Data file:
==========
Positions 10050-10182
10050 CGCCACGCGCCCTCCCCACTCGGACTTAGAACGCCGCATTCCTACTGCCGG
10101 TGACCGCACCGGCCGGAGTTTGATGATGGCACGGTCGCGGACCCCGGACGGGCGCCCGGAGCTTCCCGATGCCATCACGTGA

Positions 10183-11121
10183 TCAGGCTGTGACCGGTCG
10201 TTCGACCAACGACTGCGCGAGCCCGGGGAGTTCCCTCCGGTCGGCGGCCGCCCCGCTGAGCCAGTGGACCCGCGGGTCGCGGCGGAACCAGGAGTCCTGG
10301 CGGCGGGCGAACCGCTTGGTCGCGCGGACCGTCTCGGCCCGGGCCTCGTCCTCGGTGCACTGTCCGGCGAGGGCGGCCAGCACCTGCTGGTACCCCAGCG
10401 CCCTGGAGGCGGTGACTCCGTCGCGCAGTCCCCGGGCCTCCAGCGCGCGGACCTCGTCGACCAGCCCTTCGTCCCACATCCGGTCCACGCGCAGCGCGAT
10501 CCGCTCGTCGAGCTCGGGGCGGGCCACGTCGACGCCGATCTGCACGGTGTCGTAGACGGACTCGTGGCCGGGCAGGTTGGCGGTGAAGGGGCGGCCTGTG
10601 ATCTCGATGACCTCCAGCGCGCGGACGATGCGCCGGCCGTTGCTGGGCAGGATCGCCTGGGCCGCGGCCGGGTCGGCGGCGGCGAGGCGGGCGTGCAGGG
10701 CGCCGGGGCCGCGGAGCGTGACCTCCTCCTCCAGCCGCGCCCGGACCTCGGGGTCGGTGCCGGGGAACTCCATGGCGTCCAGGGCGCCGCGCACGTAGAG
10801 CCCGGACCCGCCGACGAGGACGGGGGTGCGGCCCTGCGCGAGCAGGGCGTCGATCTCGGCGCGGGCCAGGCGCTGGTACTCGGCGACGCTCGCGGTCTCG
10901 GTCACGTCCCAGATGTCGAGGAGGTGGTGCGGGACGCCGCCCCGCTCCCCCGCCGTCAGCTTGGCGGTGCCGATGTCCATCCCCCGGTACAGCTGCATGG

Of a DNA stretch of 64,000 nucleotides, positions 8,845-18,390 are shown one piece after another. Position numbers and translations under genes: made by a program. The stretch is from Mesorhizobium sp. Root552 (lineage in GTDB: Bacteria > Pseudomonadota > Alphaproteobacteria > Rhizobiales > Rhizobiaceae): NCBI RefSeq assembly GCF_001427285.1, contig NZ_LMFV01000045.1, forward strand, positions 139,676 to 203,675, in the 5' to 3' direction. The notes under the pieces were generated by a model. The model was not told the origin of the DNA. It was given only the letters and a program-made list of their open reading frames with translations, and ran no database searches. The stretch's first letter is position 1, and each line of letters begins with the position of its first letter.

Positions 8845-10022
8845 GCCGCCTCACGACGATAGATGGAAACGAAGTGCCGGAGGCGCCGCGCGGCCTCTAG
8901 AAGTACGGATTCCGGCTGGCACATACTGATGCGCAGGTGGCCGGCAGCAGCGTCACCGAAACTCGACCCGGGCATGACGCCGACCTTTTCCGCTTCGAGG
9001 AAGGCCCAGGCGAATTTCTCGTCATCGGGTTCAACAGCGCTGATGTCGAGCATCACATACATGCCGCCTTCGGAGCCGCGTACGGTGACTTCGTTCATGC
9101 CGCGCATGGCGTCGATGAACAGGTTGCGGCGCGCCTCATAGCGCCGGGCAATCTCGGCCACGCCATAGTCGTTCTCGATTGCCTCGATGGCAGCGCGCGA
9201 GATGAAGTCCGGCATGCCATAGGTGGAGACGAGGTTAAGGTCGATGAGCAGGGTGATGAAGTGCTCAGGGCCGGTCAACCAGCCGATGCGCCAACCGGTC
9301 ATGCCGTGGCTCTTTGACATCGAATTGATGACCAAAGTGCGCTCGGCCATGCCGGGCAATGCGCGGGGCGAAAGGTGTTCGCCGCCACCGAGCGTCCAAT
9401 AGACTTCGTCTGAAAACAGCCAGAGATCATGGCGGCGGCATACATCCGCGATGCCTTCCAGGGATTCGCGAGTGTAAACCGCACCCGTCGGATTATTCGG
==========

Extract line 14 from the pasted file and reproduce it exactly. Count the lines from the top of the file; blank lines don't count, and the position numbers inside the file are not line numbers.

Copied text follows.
Of a DNA stretch of 64,000 nucleotides, positions 8,845-18,390 are shown one piece after another. Position numbers and translations under genes: made by a program. The stretch is from Mesorhizobium sp. Root552 (lineage in GTDB: Bacteria > Pseudomonadota > Alphaproteobacteria > Rhizobiales > Rhizobiaceae): NCBI RefSeq assembly GCF_001427285.1, contig NZ_LMFV01000045.1, forward strand, positions 139,676 to 203,675, in the 5' to 3' direction. The notes under the pieces were generated by a model. The model was not told the origin of the DNA. It was given only the letters and a program-made list of their open reading frames with translations, and ran no database searches. The stretch's first letter is position 1, and each line of letters begins with the position of its first letter.